Microsoft revises software licensing, cloud policies amid EU regulator scrutiny
OVHcloud and Nextcloud lawsuits hit the spot as Windows giant admits to potential competition issues
Microsoft is offering a series of concessions over its software licensing policies to European cloud providers in a bid to address their accusations of anti-competitive tactics and cool any interest from local regulators.
OVHcloud, along with several other cloud services purveyors including Nextcloud, filed class-action lawsuits with the European Commission calling for a level playing field.
One bone of contention for some is licensing – for example, the higher fees to pay while running Windows in non-Microsoft Azure clouds.
Brad Smith, president at Microsoft and an old hand at going into legal battles for the software giant, wrote today it had listened to the criticism, and "while not all of these claims are valid, some of them are."
He added that Microsoft is outlining initiatives to resolve the issues.
"I think it's important at the outset to acknowledge that these steps are very broad but not necessarily exhaustive. As I said in one video meeting a few weeks ago with the CEO of a European cloud provider, our immediate goal is to 'turn a long list of issues into a shorter list of issues.' In other words, let's move rapidly so we can learn quickly," said Smith.
The first is five European Cloud Principles being adopted by Microsoft across Europe, including:
- We will ensure our public cloud meets Europe's needs and servesEurope's values.
- We will ensure our cloud provides a platform for the success of European software developers.
- We will partner with and support European cloud solution providers.
- We will ensure our cloud offerings meet European governments' sovereign needs, in partnership with local trusted technology providers.
- We will recognize that European governments are regulating technology, and we will adapt to and support these efforts.
Sounds a bit woolly? The second initiative seems more tangible and will see Microsoft let more European cloud providers join the Solution Providers program - which isn't a bad thing for Microsoft itself.
"In short, we will enable and even help European Cloud Providers to host and run Microsoft products on their infrastructure for customers, including products that have traditionally been licensed to run only on a customer's own desktop or server computers," said Smith.
This will let those cloud businesses offer Windows 11 and Microsoft 365 Apps for Business and Enterprise as part of a hosted desktop service that run on their infrastructure. "This will mean that European Cloud Providers will have the ability to provide this complete, end-to-end solution to their customers for the first time," said Smith.
Smith added that something else that came loud and clear in recent customer meetings in the region was "requests to simplify our licensing." The redrafts are coming but Smith said it will include "terms that are more clearly written" which allow customers to "readily determine their licensing costs. And permit customers to determine their obligations more easily."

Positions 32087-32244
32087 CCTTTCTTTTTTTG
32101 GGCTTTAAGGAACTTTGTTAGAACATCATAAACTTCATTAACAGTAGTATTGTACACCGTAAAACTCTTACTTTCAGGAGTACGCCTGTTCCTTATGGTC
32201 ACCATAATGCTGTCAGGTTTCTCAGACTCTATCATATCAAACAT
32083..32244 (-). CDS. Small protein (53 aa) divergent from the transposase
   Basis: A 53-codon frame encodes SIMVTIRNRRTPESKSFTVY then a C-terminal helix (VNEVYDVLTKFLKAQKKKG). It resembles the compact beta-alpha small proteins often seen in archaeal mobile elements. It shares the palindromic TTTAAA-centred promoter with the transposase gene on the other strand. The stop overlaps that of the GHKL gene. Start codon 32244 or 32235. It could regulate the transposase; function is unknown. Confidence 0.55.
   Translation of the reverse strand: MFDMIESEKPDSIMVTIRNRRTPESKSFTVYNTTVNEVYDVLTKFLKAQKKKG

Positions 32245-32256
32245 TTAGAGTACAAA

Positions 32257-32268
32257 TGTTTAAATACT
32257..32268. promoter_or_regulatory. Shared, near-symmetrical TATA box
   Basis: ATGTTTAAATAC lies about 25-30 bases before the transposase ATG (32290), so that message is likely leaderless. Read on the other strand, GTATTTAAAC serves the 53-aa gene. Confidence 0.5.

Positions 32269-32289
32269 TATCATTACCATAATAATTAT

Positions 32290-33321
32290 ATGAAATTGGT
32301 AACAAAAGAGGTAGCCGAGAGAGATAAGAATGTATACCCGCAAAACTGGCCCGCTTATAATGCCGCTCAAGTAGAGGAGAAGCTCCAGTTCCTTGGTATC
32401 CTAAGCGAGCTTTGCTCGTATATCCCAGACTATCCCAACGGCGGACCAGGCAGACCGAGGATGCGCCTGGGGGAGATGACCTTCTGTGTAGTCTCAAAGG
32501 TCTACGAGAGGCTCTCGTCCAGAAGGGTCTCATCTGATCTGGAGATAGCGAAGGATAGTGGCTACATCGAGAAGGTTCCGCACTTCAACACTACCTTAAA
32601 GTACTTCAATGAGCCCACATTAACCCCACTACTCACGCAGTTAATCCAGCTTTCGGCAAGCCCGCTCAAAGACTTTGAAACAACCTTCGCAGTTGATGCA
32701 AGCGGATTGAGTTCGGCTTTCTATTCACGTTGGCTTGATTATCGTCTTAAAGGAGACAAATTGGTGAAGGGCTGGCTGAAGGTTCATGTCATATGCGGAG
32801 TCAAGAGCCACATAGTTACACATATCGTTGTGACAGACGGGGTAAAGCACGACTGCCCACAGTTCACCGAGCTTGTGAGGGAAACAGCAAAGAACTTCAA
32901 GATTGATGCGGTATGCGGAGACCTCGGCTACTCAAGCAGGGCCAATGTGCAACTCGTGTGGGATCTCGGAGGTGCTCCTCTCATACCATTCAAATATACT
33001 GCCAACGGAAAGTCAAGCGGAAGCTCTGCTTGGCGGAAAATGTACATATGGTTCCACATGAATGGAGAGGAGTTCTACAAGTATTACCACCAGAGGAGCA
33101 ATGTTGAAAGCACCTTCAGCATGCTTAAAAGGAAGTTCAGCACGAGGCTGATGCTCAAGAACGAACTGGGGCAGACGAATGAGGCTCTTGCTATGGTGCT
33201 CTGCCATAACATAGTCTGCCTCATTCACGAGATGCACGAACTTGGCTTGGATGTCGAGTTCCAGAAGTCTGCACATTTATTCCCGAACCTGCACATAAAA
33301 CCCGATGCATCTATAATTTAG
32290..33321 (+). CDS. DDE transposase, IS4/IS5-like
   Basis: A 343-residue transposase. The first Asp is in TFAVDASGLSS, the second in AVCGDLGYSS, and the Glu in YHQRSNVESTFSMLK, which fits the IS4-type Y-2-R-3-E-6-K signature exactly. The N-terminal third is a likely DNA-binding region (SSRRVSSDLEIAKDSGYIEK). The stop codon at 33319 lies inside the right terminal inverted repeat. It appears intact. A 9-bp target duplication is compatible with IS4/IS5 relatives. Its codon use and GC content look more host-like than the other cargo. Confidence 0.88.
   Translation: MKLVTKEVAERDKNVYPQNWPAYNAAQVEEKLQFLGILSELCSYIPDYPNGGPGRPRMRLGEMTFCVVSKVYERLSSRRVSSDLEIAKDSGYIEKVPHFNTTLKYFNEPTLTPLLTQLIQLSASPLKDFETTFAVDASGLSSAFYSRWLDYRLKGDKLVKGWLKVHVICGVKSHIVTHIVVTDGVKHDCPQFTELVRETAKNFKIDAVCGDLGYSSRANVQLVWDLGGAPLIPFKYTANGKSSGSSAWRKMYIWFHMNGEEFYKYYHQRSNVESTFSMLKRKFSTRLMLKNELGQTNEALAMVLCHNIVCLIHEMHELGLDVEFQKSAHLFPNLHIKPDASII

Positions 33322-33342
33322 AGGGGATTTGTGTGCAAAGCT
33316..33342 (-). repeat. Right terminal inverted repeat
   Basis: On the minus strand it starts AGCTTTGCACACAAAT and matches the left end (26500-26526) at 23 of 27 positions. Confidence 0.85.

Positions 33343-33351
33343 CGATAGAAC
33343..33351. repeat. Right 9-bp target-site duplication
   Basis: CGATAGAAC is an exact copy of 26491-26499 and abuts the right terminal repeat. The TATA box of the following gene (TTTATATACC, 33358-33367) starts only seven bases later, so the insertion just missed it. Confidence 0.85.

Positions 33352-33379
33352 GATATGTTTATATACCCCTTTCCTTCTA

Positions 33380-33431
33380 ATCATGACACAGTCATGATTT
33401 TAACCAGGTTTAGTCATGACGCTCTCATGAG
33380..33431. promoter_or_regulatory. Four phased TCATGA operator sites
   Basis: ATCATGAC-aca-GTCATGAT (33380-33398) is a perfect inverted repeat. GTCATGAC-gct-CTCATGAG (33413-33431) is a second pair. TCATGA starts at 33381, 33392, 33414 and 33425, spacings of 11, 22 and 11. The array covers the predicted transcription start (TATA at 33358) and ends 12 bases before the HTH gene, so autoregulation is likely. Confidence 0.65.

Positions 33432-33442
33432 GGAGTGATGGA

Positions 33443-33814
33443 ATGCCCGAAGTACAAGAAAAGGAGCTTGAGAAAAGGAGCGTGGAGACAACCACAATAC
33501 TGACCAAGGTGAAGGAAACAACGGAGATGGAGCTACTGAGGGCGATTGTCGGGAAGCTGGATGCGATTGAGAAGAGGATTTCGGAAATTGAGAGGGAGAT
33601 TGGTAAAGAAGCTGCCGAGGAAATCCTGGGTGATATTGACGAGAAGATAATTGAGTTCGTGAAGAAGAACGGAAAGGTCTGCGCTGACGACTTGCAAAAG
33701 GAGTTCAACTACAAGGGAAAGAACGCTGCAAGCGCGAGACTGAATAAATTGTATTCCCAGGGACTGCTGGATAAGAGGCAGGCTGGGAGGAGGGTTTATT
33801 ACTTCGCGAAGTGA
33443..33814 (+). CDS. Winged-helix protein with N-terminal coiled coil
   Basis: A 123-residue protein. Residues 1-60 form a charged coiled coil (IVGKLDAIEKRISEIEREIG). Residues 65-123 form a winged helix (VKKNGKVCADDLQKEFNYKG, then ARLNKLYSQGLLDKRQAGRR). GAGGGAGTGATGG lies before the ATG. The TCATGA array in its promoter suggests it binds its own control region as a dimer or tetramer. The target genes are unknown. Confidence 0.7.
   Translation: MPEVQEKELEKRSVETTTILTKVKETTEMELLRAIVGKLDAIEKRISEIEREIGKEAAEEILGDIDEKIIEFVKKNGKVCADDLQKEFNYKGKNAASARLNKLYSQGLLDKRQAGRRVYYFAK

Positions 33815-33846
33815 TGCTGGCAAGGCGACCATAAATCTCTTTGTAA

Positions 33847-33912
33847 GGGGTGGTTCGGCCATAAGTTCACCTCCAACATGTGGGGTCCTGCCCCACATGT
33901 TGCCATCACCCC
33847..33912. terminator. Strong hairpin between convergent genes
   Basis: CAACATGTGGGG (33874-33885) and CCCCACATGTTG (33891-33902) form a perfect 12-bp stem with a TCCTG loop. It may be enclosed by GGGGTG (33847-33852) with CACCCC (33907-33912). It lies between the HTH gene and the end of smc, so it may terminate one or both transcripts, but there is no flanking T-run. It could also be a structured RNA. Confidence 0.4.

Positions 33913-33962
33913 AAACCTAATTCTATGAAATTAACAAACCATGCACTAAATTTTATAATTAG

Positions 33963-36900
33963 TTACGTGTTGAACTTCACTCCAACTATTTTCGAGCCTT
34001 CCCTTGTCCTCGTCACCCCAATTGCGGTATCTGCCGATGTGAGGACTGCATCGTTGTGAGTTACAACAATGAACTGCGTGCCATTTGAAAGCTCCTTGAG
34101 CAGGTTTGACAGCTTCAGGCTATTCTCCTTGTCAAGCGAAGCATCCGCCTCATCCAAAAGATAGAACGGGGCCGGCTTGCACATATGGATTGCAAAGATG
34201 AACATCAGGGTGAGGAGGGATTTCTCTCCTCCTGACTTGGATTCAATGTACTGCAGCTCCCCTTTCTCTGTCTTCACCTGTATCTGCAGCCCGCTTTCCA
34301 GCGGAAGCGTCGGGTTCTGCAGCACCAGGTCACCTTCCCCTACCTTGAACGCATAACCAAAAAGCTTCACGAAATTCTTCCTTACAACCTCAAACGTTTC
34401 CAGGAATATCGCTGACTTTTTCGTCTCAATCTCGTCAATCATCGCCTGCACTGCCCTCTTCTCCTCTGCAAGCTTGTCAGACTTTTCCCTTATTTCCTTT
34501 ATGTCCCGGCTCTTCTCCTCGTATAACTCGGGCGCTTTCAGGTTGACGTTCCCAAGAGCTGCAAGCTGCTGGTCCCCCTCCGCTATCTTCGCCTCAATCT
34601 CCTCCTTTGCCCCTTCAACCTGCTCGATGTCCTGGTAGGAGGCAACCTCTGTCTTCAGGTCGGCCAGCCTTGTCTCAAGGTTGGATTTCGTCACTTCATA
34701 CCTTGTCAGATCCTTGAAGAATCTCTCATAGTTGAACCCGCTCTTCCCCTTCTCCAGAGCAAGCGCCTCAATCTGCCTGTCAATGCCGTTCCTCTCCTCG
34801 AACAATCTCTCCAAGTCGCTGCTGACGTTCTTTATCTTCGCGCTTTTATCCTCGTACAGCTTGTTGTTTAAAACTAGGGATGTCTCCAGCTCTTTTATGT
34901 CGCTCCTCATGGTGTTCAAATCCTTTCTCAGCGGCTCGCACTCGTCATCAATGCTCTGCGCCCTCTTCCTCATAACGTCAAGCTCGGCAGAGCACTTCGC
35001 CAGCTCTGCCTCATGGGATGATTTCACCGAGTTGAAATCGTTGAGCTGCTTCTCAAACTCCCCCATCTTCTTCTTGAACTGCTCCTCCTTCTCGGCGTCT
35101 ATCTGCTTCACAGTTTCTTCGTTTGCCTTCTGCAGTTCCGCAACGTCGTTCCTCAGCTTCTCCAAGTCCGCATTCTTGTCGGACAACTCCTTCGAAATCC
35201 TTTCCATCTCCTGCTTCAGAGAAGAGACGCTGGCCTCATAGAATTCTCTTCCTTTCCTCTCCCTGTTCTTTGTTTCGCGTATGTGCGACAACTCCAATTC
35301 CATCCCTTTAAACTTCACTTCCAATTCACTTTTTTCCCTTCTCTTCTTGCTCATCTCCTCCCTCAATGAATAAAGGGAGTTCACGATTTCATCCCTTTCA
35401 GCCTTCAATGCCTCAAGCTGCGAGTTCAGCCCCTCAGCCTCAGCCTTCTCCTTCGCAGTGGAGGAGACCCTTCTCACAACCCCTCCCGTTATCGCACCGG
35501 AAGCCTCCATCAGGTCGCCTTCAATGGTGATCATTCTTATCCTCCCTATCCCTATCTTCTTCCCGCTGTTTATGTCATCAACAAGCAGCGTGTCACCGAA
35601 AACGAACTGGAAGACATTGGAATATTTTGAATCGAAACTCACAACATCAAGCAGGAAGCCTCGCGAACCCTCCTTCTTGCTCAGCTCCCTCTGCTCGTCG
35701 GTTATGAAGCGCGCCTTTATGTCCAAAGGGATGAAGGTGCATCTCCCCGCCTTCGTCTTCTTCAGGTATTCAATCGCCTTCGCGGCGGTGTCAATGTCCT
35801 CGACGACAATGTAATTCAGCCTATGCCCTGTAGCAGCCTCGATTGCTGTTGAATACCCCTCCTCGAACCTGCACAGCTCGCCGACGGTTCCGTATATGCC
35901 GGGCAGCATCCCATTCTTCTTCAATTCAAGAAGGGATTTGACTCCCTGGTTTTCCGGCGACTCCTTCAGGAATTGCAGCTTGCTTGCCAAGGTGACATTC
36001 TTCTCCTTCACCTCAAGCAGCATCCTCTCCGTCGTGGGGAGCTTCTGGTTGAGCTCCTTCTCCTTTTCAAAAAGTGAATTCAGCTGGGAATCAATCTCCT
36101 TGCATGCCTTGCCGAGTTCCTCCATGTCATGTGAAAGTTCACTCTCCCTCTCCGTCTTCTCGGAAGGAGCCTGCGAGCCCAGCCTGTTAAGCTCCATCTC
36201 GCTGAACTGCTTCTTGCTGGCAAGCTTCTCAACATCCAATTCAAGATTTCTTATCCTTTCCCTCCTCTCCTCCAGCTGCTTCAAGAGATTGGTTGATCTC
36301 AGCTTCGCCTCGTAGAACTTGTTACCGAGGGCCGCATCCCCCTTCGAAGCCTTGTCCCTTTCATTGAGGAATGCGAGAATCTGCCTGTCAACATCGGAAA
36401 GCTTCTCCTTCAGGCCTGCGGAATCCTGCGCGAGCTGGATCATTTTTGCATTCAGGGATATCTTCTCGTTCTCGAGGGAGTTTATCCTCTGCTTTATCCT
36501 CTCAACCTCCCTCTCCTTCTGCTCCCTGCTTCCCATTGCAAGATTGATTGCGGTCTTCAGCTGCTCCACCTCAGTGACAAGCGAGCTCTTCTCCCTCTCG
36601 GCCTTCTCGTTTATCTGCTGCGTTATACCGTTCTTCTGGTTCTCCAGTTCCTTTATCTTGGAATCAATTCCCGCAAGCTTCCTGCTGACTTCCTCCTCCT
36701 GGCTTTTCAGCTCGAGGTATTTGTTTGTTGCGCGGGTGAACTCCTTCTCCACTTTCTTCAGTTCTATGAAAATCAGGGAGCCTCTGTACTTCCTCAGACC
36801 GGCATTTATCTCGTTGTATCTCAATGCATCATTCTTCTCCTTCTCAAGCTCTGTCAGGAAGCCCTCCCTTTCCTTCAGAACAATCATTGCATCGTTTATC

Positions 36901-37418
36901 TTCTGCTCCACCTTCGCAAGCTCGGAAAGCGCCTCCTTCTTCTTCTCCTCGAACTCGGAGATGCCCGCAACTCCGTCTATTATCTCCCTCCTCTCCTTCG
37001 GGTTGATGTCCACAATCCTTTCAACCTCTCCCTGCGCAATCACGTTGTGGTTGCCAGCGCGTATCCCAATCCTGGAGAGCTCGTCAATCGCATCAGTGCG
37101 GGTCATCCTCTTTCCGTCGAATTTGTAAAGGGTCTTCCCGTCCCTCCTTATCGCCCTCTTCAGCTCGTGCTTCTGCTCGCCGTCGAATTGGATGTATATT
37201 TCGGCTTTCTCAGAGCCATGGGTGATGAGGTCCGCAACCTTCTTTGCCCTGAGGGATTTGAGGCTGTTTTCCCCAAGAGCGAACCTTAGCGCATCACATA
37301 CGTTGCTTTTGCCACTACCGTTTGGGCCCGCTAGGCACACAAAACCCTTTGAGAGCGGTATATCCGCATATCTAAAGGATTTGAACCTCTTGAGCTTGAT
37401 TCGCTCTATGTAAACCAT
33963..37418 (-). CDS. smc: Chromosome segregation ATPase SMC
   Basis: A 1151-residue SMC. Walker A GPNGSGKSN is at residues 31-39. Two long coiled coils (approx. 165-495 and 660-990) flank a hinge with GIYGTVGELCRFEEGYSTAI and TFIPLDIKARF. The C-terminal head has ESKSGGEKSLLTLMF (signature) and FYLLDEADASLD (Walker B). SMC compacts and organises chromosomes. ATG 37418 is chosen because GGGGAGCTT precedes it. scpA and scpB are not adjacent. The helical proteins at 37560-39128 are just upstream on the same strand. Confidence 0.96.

The Software Assurance program is also to be tweaked to allow customers "have more flexibility in their deployment options."
"[W]e will revise and expand our Software Assurance program, in which customers purchase new version rights, disaster recovery, failover support, license mobility, and many other benefits. Today, Software Assurance benefits do not include license mobility rights for products such as Windows, Office, or Windows Server, so customers must use that software in more restrictive programs or on hardware dedicated specifically to those customers.
"We will expand Software Assurance to enable customers to use their licenses on any European Cloud Provider delivering services in their own datacenters, similarly to how they can do so on Azure today, whether the hardware is dedicated or multi-tenant. We will then partner more closely with European cloud hosters so we can make this support experience more seamless for customers."
Smith also pledged to make it easier to license Windows Server for virtual environments and the cloud by "relaxing licensing rules that reflected legacy software licensing practices" in which "licenses are tied to physical hardware." This means customers only buying licenses for the compute capacity they need "without needing to count the number of physical cores on which the virtual environment in hosted."
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A new team is being set up in Europe to work with cloud providers, providing licensing and roadmap support, and to "create a tighter feedback loop" so Microsoft doesn't find itself subject to antitrust complaints.
In a statement sent to The Register, an OVCHcloud spokesperson said:
"Microsoft acknowledges the merits of our complaint and we can only regret that it has to go as far as mobilizing the relevant authorities to secure a level playing field in Europe, where competition is both open and fair. We are now waiting to see the concrete implementation conditions of these resolutions and remain committed to defending a level playing field for the European cloud ecosystem."
We have asked other regional cloud providers to comment and will update this article if they officially respond.
Microsoft is the second largest infrastructure cloud provider globally, generating $11.7bn in calendar Q1 of 2022 alone. ®